Scientists are taking a deeper dive into the impacts of micro-gravity on the human body. Seattle’s Allen Institute is playing a key role in this experiment.
This particular mission,” Allen Institute for Cell Science scientist Brock Roberts said, “will provide yet another test for the fundamental capability of these stem cells.”
On Monday morning, SpaceX’s Falcon 9 rocket, carrying the Dragon Spacecraft with four Axiom-2 crewmembers inside, docked at the International Space Station (ISS). Also on that flight are human-induced pluripotent stem cells produced by scientists at the Allen Institute. This is the first time cells from the Allen Institute have traveled to space.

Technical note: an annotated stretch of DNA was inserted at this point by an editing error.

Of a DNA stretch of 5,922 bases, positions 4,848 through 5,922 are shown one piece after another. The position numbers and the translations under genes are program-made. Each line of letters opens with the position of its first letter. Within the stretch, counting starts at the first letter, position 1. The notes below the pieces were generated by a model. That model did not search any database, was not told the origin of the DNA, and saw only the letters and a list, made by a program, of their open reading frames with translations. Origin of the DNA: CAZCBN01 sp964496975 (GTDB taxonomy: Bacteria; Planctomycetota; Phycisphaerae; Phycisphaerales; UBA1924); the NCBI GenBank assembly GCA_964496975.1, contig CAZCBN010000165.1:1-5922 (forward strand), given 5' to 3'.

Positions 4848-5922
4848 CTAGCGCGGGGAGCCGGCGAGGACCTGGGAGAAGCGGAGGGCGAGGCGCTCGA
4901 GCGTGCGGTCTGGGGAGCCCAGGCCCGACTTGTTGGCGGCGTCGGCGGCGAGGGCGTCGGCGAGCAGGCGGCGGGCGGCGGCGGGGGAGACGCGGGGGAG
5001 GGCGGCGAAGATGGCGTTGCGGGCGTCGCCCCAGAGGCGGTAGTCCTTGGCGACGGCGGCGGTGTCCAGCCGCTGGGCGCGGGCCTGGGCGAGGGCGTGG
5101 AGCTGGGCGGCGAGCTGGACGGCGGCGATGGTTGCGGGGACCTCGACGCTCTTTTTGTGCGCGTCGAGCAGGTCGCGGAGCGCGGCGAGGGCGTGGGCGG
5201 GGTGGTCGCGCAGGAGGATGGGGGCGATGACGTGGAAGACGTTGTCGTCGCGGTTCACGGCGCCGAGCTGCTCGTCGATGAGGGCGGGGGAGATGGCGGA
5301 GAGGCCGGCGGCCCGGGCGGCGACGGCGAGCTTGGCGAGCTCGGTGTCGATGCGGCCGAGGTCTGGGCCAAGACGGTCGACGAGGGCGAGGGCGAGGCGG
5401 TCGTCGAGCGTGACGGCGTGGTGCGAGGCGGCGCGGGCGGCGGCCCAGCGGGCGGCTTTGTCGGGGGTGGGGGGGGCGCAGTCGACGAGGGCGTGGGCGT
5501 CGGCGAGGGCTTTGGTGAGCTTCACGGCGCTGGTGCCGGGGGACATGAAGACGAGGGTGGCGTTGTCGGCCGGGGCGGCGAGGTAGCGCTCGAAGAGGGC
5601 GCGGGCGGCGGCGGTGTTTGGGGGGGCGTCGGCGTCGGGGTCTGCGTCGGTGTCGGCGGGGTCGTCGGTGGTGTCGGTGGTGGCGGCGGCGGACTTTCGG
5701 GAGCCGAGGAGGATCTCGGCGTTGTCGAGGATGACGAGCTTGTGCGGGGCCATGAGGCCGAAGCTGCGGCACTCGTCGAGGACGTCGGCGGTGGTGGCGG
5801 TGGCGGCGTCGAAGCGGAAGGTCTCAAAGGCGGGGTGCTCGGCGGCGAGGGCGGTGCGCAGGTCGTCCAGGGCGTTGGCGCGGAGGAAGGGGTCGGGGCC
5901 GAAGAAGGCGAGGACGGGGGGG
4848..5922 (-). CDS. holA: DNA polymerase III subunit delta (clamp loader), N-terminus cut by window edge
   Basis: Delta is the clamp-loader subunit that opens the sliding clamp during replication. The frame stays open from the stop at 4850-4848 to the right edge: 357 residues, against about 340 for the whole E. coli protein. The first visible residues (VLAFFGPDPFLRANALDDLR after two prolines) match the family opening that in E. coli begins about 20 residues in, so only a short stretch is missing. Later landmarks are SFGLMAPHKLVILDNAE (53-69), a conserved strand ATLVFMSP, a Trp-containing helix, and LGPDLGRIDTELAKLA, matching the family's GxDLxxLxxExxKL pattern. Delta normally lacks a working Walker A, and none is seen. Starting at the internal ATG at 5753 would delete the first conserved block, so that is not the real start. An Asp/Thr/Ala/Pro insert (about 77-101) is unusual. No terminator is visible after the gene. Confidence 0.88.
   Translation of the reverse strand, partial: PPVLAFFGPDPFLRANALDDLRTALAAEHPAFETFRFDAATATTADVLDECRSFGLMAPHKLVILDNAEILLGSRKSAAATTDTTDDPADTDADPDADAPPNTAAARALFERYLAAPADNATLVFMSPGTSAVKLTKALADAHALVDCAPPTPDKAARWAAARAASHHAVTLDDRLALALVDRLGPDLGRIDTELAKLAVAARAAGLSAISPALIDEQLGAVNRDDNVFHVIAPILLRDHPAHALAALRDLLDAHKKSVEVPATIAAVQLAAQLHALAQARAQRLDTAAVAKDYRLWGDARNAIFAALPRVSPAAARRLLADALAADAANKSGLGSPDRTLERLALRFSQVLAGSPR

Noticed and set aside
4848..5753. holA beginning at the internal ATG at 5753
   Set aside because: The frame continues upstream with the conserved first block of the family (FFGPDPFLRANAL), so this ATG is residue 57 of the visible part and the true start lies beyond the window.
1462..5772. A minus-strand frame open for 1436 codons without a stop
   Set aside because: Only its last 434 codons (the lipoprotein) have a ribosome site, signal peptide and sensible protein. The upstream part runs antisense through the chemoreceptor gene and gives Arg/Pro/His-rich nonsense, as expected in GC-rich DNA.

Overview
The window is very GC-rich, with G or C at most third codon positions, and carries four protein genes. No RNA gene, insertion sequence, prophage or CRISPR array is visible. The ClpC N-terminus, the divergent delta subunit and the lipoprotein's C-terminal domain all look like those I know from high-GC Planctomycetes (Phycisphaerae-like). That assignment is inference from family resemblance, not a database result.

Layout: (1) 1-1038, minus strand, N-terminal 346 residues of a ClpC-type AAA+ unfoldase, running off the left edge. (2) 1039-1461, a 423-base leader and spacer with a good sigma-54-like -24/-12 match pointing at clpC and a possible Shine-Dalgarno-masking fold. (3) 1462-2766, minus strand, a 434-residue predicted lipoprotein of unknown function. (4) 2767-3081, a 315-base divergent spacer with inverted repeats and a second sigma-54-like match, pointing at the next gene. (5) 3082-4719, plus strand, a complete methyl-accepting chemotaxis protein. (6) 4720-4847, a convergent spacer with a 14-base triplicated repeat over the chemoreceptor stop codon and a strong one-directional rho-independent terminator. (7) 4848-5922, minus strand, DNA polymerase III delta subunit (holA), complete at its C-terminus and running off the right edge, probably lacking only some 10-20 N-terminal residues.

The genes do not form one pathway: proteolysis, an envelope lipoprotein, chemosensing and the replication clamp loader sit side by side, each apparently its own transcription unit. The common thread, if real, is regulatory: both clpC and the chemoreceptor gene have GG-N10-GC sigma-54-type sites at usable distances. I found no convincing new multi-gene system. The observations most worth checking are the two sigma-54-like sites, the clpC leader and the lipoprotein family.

The Axiom-2 crew members will spend eight days at the ISS. The four astronauts will conduct scientific experiments, which include observing the effects of micro-gravity on cell growth and development.
The stem cells are capable of many amazing things they can differentiate into many different tissues,” Roberts said. “They can proliferate indefinitely without changing their fundamental character, but we don’t know a lot about their ability to exist and preform all of those fascinating phenomenon in space, we we will find out about that.”
The stem-cell study is part of a series of NASA-funded experiments led by researchers at Cedars-Sinai Medical Center in Los Angeles.